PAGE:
Everything we do requires our commitment to proactive, collaborative, working relationships with partners across the public and private sectors. The Isabella Dam Safety Modification Project builds on lessons learned from other successful dam safety projects, and one of those key lessons is the value of partnership.” – Col. Chad Caldwell, Commander, U.S. Army Corps of Engineers Sacramento District

The challenge here was that the labyrinth weir required vertical rebar to support and hold at precise angles and orientations until the foundation concrete was cast. The contractor prepared steel frames bolted onto pipes cast into the leveling concrete that held the rebar to address the issue. Upon the foundation curing, the frames then could be unbolted and collapsed, allowing them to be removed from inside the rebar cage by a crane for reuse on a different section of the weir.

During the Phase II completion ribbon-cutting ceremony, USACE Commanding General Lt. Gen. Scott Spellmon, standing in front of the new labyrinth weir, exclaimed, “the amount of technical expertise on display behind me is matched only by the incredible and collaborative relationships between our partners.”

A labyrinth weir is a zig-zag-patterned pseudo-dam designed to help regulate water flow through the emergency spillway.

The Tales of the Spillway Challenges Continue

A shortage of rock materials also came with its own set of challenges. This lack of material required narrow areas to be opened on both sides of the emergency spillway. Additional excavation materials came from deepening the spillway floor, allowing the project to meet its material requirements.

Being able to use the rock mined from the emergency spillway excavation and processing it into embankment materials and concrete aggregates on-site helped the team towards its project goal of zero-import-export of aggregate materials. This also saved tremendous amounts of fossil fuels.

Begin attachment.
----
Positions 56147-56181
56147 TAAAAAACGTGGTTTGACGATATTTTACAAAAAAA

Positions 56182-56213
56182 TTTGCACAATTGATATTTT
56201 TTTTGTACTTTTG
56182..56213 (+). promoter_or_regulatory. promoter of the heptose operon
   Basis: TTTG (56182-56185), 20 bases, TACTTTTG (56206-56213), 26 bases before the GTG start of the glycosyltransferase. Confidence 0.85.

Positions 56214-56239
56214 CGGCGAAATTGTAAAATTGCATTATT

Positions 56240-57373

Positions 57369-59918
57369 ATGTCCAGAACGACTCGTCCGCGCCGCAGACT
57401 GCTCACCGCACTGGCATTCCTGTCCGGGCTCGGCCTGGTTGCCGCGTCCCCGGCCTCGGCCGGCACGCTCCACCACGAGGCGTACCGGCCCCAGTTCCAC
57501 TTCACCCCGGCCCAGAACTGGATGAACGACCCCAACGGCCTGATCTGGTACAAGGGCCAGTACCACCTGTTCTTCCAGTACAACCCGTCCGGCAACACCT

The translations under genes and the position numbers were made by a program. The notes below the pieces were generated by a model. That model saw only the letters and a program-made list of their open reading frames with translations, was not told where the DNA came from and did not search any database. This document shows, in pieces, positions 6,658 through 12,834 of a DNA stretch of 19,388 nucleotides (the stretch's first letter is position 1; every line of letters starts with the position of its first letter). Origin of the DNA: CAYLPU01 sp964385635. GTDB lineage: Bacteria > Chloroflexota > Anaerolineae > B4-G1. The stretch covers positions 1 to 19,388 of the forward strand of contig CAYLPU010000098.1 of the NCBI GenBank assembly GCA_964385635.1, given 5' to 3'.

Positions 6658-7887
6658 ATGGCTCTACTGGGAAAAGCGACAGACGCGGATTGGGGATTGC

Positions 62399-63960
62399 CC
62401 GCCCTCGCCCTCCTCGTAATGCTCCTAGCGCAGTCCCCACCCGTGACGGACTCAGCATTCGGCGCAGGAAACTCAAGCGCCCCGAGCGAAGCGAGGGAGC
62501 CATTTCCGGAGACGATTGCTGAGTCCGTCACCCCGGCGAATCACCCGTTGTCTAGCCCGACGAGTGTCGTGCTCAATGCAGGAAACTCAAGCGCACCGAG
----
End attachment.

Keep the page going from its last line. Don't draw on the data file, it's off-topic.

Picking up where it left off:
Upon completing the excavation of the emergency spillway immediately downstream of the labyrinth weir, it was found by USACE geologists that the foundation rock was much more fractured and jointed than originally expected. Addressing this, the project engineers designed a reinforced concrete “apron” that extends 25 feet downstream of the weir foundation along the entire arc of the weir.

USACE Team Delivers Project Excellence

Alongside of the pride they have taken in their extraordinary safety record, – about 2.5 million hours of labor were logged without a significant safety incident and 190 days without an OSHA

Speaker of the U.S. House of Representatives Kevin McCarthy joined Army, USACE and community leaders to celebrate the completion of Phase II.

recordable safety incident – the project delivery team also took home several awards.

The team has received the honors of the USACE 2023 Project Delivery Team of the Year for Excellence award and the United States Society on Dams Excellence in Constructed Project Award, which the team was noted for high-quality construction, an incredible safety record and innovative solutions.

Hanna Heiss is the senior editor of American Infrastructure magazine.

Author: Hanna